(‘76 Editor) Five Republicans have presided over the Colorado Senate in the modern era since 1974, when voters transferred that duty from the lieutenant governor to a member chosen within the body. Fred Anderson of Loveland, who died last week at age 83, was the most senior amongst us.
He yielded the gavel to Ted Strickland in 1982, after which it passed to Tom Norton, then Ray Powers, and finally in 2002 to me. In 2000, Stan Matsunaka had become the first Democratic senator to serve as president, interrupting the GOP reign. Since 2004, it has been all Democrats with the gavel: Joan Fitz-Gerald, then Peter Groff, and currently Brandon Shaffer.
Six weeks into the 2003 session, my first as Senate President, former presidents Fred Anderson, Tom Norton, and Ray Powers (L-R) returned for a tribute from the body. Ted Strickland had to cancel.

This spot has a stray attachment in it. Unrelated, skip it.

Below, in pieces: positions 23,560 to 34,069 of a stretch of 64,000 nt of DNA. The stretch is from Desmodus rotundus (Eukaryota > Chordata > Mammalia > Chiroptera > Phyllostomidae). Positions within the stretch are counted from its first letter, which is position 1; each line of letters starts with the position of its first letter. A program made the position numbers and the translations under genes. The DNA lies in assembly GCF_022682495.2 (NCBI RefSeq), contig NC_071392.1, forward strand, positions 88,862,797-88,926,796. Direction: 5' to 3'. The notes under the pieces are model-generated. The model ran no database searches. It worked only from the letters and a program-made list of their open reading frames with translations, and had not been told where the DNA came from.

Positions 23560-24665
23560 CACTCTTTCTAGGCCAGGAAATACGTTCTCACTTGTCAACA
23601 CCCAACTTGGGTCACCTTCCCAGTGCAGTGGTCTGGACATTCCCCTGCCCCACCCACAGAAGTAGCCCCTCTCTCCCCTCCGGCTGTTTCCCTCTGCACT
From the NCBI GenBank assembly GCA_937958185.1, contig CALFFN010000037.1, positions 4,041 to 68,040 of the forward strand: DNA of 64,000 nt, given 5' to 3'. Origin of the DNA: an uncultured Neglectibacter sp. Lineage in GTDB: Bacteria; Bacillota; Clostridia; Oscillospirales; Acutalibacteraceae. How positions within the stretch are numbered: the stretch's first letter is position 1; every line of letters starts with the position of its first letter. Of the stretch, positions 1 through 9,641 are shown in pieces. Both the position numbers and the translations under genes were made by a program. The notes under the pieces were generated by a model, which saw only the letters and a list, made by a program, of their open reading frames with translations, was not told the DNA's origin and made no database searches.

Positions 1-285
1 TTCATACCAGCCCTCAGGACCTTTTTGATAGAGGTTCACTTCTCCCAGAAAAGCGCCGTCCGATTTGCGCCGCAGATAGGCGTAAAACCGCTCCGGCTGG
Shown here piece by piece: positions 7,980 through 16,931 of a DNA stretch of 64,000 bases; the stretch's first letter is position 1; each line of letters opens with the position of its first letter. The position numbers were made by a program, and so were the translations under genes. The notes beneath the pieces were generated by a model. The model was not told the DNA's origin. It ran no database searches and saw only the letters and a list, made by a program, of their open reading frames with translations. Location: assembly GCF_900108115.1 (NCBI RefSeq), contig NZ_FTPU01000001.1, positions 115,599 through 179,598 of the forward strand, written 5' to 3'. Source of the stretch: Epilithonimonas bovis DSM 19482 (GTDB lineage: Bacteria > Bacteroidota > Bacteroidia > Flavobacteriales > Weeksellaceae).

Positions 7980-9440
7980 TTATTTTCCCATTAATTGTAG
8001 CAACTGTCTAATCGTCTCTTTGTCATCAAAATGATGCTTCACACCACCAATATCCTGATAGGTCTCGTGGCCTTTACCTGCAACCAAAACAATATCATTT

Will we see a Republican Senate President back in the saddle a year from now? It will depend on the newly drawn 2011 map, the national trend in 2012, the quality of candidates, and the GOP’s ability to unite for victory.
We surely won’t get there if one faction in the party insists on 18 or more senators (out of the 35) who are as conservative as John Andrews, while another faction insists on 18 who are as moderate as Fred Anderson. That’s not the way you build a coalition that can win and govern.
Cooperation with each other on the basis of 80% ideological agreement, or some such congruence short of unanimity, is the condition of prevailing as a party.
The same axiom holds true in all the coming year’s contests, whether in trying to take the state Senate and the White House, or in hanging onto the state House and the 4–3 edge in our Colorado congressional delegation.
The alternative is letting the progressive liberal left hold power by default, because we on the center–right allowed the perfect to be the enemy of the good. Shame on us if we do.